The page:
A flexible bundling strap 20 is fitted into the slots, strap 20 having at one end a tapered tail 22 and, at the other end, a clinching eyelet 24. The strap is fitted in slots 14, as shown in FIG. 2, so that tail 22 and eyelet 24 are positioned on the concave interior side 12 of the base. Tail 22 passes through clinching eyelet 24 and, as that tail 22 is drawn through the eyelet to tighten the strap about yarn 26 to be secured thereby, angled steel tongue 28 bears against the portion of the strap 20 which is within eyelet 24 to bite into the body of the strap and lock it against reverse movement in response to the strap being placed under tension. Such a strap is described in more detail in U.S. Pat. No. 3,186,047 of Schwester et al issued June 1, 1965, and has been found to be well suited to application in the present invention. Of course other self clinching straps would be no doubt suitable for the purposes of the present invention, and it is not intended to limit the scope of applicant's invention to this particular type.
It will be understood that when strap 20 is tightened about the mid-points of lengths of yarn 26, as shown in FIG. 3, the yarn is drawn into the concave interior 12 of holder 2 and a very tight, even clamping force on the yarn, within concave interior 12 of holder 2 is attained. When strap 20 is thus tightened, it is very difficult to dislodge or remove any of the strands of yarn.
Turnings to FIGS. 4 and 5, there is shown a further embodiment of the present invention. Holder 2a illustrated in these Figures is intended for use in securing the yarn of a toilet brush. As in the case of the yacht mop holder previously described and illustrated, toilet brush holder 2a comprises a similar cylindrical sleeve 4, the inner wall of which is threaded to received the threaded end of a handle for the toilet brush. Dome-shaped base 10 is integrally secured to the bottom end of sleeve 4, base 10 having a concave interior surface 12. Some-shaped base 10 however is not as extensive as that of the yacht mop holder of FIGS. 1 to 3. As well, across the top of the dome-shaped base of holder 2a, between spaced slots 14, extend a pair of linear shoulder walls 28. The function of these shoulder walls 28 is to assist in separating opposite parts of strap 20 where they pass through slots 14 into the interior portion of dome-shaped base 10, thereby reducing the possibility of these portions of strap 10 rubbing on each other and possibly tearing, if the yarns are subjected to twisting. Similar shoulder walls 28, although not illustrated, may be used on the base 10 for the yacht mop holder 2 of FIGS. 1, 2 and 3. It will be understood that a toilet brush made up using a holder according to the present invention instead of being entirely throwaway, as in the case of most currently sold commercial toilet brushes, may now consist of a permanent holder with only a throwaway yarn or throwaway holder and yarn.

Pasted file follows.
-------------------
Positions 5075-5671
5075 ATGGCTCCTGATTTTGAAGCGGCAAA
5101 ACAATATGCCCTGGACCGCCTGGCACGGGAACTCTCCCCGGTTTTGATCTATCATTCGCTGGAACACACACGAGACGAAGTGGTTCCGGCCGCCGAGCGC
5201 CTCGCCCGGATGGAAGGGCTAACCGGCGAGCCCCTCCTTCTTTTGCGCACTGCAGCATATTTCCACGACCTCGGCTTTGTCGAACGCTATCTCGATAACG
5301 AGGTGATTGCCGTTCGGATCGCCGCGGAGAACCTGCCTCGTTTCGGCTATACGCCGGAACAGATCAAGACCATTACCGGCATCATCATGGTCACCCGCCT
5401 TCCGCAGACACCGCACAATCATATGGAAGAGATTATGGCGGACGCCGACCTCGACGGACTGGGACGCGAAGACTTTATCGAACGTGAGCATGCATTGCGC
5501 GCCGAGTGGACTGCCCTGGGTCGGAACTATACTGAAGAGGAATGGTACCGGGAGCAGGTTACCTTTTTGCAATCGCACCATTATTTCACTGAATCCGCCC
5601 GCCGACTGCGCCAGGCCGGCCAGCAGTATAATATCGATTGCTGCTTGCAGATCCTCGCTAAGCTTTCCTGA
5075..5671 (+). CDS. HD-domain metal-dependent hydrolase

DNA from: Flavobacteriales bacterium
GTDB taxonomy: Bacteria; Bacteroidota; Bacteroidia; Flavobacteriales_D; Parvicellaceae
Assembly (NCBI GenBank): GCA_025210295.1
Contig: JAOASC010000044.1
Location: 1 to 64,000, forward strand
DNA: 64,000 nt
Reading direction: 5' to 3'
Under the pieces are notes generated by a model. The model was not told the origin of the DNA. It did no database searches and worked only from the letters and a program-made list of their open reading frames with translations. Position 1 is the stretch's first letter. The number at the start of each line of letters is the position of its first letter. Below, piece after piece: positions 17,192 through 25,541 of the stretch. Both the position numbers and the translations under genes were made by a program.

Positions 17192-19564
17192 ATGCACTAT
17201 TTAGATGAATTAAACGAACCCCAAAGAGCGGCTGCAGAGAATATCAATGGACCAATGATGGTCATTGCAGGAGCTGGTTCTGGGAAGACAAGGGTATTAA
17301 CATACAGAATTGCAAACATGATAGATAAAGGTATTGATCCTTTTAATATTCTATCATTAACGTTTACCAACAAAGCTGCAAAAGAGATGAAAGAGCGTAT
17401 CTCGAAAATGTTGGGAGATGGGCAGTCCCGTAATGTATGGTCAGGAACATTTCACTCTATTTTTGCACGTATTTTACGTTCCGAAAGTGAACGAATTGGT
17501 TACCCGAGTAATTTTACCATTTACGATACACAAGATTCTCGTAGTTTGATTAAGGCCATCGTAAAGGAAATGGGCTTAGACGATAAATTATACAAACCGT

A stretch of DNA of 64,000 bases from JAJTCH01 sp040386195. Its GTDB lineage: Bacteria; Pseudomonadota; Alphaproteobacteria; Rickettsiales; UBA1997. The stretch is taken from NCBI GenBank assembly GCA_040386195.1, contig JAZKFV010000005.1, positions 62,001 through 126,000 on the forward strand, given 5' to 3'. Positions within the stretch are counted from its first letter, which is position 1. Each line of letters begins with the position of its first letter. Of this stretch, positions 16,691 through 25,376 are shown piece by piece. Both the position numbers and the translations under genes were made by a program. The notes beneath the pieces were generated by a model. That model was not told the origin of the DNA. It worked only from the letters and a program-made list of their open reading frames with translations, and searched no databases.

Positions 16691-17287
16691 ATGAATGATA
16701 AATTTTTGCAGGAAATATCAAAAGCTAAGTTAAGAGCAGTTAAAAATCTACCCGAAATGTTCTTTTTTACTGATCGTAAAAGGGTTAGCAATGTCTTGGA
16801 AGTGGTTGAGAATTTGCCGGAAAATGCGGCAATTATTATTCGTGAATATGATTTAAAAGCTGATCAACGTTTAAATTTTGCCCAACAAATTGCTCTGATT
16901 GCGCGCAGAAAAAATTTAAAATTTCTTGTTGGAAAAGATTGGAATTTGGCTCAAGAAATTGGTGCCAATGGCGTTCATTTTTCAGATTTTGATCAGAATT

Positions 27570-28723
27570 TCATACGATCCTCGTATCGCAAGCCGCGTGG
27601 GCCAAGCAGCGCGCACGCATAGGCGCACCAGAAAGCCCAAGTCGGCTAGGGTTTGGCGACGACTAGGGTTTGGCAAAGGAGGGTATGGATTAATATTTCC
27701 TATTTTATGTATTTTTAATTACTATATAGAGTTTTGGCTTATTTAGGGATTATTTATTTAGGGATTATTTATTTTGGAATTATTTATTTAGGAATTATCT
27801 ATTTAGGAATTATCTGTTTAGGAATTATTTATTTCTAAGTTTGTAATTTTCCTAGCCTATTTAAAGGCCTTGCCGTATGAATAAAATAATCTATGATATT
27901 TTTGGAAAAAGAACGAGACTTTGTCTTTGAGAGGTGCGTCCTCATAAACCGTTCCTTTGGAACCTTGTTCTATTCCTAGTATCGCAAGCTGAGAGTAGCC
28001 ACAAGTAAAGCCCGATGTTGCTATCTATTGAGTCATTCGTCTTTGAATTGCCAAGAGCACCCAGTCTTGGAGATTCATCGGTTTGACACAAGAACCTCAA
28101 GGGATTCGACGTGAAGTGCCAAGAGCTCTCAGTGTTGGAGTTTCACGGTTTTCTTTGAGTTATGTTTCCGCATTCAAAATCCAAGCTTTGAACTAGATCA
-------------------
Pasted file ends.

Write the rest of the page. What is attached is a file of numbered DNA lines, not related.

Thus it is apparent that there has been provided in accordance with the present invention a holder for receiving the handle and securing the yarn of a yacht mop or the like that fully satisfies the objects, aims and advantages as set forth above. While the invention has been described in conjunction with a specific embodiments thereof, it is evident that many alternatives, modifications and variations, will be apparent to those skilled in the art in light of the foregoing description. Accordingly, it is intended to embrace all such alternatives, modifications and variations as fall within the spirit and broad scope of the appended claims.
|Cited Patent||Filing date||Publication date||Applicant||Title|
|US4135272 *||Apr 18, 1977||Jan 23, 1979||Atlas-Graham Industries Company Ltd.||Mop connector|
|US4377879 *||Dec 22, 1981||Mar 29, 1983||Gem, Incorporated||Cleaning device|
|FR2361085A1 *||Title not available|
|Citing Patent||Filing date||Publication date||Applicant||Title|
|US4642836 *||Sep 20, 1984||Feb 17, 1987||Sani-Fresh International, Inc.||Cleaning wand|
|US5768736 *||Sep 20, 1995||Jun 23, 1998||Preston; Renee||Mop head and holding means|
|US5842810 *||Nov 18, 1996||Dec 1, 1998||Worldwide Integrated Resources, Inc.||Quick release adaptor for adapting a mop head and a mop handle|
|US5974621 *||Feb 25, 1998||Nov 2, 1999||Wilen Products, Inc.||Mop wringer with mop handle support|
|US6941608 *||Feb 13, 2003||Sep 13, 2005||Worldwide Integrated Resources, Inc.||Collar to be used with a deck mop to retain yarn and connect to the handle|
|US6988291 *||Aug 9, 2002||Jan 24, 2006||Carl Freudenberg Kg||Cleaning implement|
|US7299519||Dec 5, 2003||Nov 27, 2007||Steven Garry||Combination toilet plunger and brush|
|US7430779||Sep 28, 2004||Oct 7, 2008||Steven Garry||Combination toilet brush and plunger|
|US20030031228 *||Aug 9, 2002||Feb 13, 2003||Ralf Jurgens||Cleaning implement|
|USD737010 *||Sep 20, 2013||Aug 18, 2015||Michael Paul Howard||Mop head|
|U.S. Classification||15/147.1, 15/229.2|
|Sep 19, 1983||AS||Assignment|
Owner name: DUSTBANE PRODUCTS LIMITED/LES PRODUITS DUSTBANE LI
Free format text: ASSIGNMENT OF ASSIGNORS INTEREST.;ASSIGNOR:HAMMOND, DENNIS A.;REEL/FRAME:004170/0480
Effective date: 19830804
|May 14, 1987||FPAY||Fee payment|
Year of fee payment: 4
|Nov 19, 1987||AS||Assignment|
Owner name: RUBBERMAID CANADA INC., 2130 SOUTH SERVICE ROAD WE
Free format text: ASSIGNMENT OF ASSIGNORS INTEREST.;ASSIGNOR:DUSTBANE PRODUCTS LIMITED, LES PRODUITS DUSTBANE LIMITEE;REEL/FRAME:004791/0509
Effective date: 19871102
Owner name: RUBBERMAID CANADA INC., 2130 SOUTH SERVICE ROAD WE
Free format text: ASSIGNMENT OF ASSIGNORS INTEREST;ASSIGNOR:DUSTBANE PRODUCTS LIMITED, LES PRODUITS DUSTBANE LIMITEE;REEL/FRAME:004791/0509
Effective date: 19871102
|May 24, 1991||FPAY||Fee payment|
Year of fee payment: 8
|May 15, 1995||FPAY||Fee payment|
Year of fee payment: 12